I hope I’m not the only one who entirely missed out on this week’s close pass of asteroid 4179 Toutatis and that you’ll enjoy these images, videos and info, even though we’re late in posting them. Sorry, y’all! The dazzling Geminid meteor shower – and some other things – have us mesmerized this week. Toutatis is a very interesting asteroid. It passes Earth’s orbit every four years. It’s big – about 3 miles or 5 kilometers across – half as big as the asteroid thought to have wiped out the dinosaurs, astronomers say. But there’s no (immediate) danger from Toutatis to Earth. Astronomers have tracked its orbit hundreds of years into the future and see no sign of any impending collision. So there’s nothing to fear from Toutatis. Instead, there’s lots to enjoy. This space mountain passed Earth on the night of December 11-12, 2012. The images below are just a sampling of what earthly astronomers acquired during the passage.
First, here’s an animation of Asteroid Toutatis from Slooh.com, compiled from Slooh’s live show on December 11, 2012. If you haven’t had time to check out Slooh, by the way, you should. They do some very cool things, including capture this video.
Why is Toutatis moving so quickly in front of the star background in that video? It’s because it came so relatively close to Earth during its December 11-12 passage. Toutatis made its closest pass to Earth on December 12, 2012 at 06:40 UTC. According to clocks in the central U.S., it was 40 minutes after midnight during the night of December 11-12. How close did it come? Well, not all that close in an absolute sense. Toutatis passed within about 18 lunar distances of the Earth – that’s about 4 million miles away (7 million kilometers) or 18 times farther away than Earth’s moon. Still, for an asteroid, it’s pretty close – within the outer limit to be considered a Potentially Hazardous Asteroid or PHA by space scientists. More about that below.
Here’s another video showing how fast Toutatis appeared to be moving in front of the stars, at its December 11-12 passage. Adam Block on Vimeo captured it.
The 2012 passage of asteroid Toutatis was also close enough to allow radar imaging by NASA’s Goldstone Observatory, part of NASA’s Deep Space Network. That awesome image is below.
Asteroid Toutatis was not a surprise to astronomers. It’s known, which you might have guessed because it has a proper name, instead of just a numerical designation. Astronomers first sighted and cataloged Toutatis in 1934, giving it the designation 1934 CT, but they quickly lost sight of it again. The asteroid remained lost for several decades – all the while unseen as it made its every-four-year sweep past Earth’s orbit – until it was rediscovered in 1989. Afterwards, when its orbit was pinned down enough that there was no danger of losing sight of it again, the International Astronomical Union officially named this object after the Celtic god Toutatis (Teutates).
Now Toutatis is known as one of the largest of the Potentially Hazardous Asteroids (PHAs). By definition, PHAs come within at least 4.6 million miles (7.5 million kilometers) of Earth. That’s approximately 19.5 lunar distances, or about the distance of Toutatis at this 2012 passage. Plus, to be considered potentially hazardous, these objects must have a diameter of at least 330 to 500 feet (100 to 150 meters). That’s big enough to cause regional devastation to human settlements unprecedented in human history in the case of a land impact, or a major tsunami in the case of an ocean impact.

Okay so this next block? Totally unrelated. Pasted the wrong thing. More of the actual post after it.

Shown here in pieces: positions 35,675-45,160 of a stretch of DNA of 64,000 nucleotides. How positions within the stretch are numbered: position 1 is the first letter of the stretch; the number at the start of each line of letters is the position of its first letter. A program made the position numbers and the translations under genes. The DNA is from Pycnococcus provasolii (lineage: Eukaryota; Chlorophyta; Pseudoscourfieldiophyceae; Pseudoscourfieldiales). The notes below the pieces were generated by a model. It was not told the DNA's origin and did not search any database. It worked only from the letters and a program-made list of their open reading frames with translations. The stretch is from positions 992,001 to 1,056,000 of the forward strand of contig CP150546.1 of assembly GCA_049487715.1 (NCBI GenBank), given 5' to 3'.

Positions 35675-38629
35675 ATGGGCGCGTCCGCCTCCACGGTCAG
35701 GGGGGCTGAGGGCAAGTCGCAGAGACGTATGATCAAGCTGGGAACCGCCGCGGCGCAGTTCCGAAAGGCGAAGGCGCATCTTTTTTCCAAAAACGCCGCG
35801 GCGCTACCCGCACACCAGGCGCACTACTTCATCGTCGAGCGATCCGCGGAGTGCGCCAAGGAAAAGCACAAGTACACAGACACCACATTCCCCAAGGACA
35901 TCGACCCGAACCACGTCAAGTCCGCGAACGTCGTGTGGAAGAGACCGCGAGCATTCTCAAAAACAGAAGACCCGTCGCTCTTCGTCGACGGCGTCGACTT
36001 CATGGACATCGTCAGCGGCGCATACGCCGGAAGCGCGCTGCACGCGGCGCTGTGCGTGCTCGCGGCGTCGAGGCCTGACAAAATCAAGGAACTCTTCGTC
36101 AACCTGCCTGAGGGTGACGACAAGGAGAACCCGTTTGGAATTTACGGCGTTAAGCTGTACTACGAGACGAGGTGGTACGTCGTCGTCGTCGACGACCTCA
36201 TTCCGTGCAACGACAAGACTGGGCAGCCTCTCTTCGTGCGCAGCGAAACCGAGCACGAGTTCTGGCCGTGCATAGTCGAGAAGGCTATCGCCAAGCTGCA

Of course, Toutatis is much bigger than this minimum size required for PHAs. We’re lucky it’s not on any sort of collision course with Earth for hundreds of years into the future, if not much much longer. In fact, it’s very likely this object has been passing Earth’s orbit every four years for billions of years. It’s likely it’ll continue to do so, harmlessly, for billions of years more.
By the way, another asteroid also passed close this week – designated 2012 XE54. This little space rock is estimated to be only between 50 and 165 feet across (15-50 meters). Although it would cause some damage if it struck earthly land, the damage would be local – not regional – and thus 2012 XE54 isn’t big enough to be categorized as a PHA. 2012 XE54 passed Earth on the same day as Toutatis, December 11, but earlier in the day. 2012 XE54 had been found one day before its closest approach to Earth. Traveling at a speed of 13 kilometers per second, it passed only only 139,500 miles (224,503 kilometers) away, or slightly more than half the moon’s distance (0.6 lunar distances).
When will the large asteroid 4179 Toutatis pass as close to Earth again as it did on December 11-12? According to Universe Today:
Next time Toutatis will approach at least this close to Earth is in November of 2069 when the asteroid will fly by at a distance of only 0.0198 AU (7.7 lunar distances).
Bottom line: Asteroid 4179 Toutatis passed within 18 lunar distances – about 4 million miles – on the night of December 11-12, 2012. Here are some images and videos from that passage.
Deborah Byrd created the EarthSky radio series in 1991 and founded EarthSky.org in 1994. Today, she serves as Editor-in-Chief of this website. She has won a galaxy of awards from the broadcasting and science communities, including having an asteroid named 3505 Byrd in her honor. A science communicator and educator since 1976, Byrd believes in science as a force for good in the world and a vital tool for the 21st century. "Being an EarthSky editor is like hosting a big global party for cool nature-lovers," she says.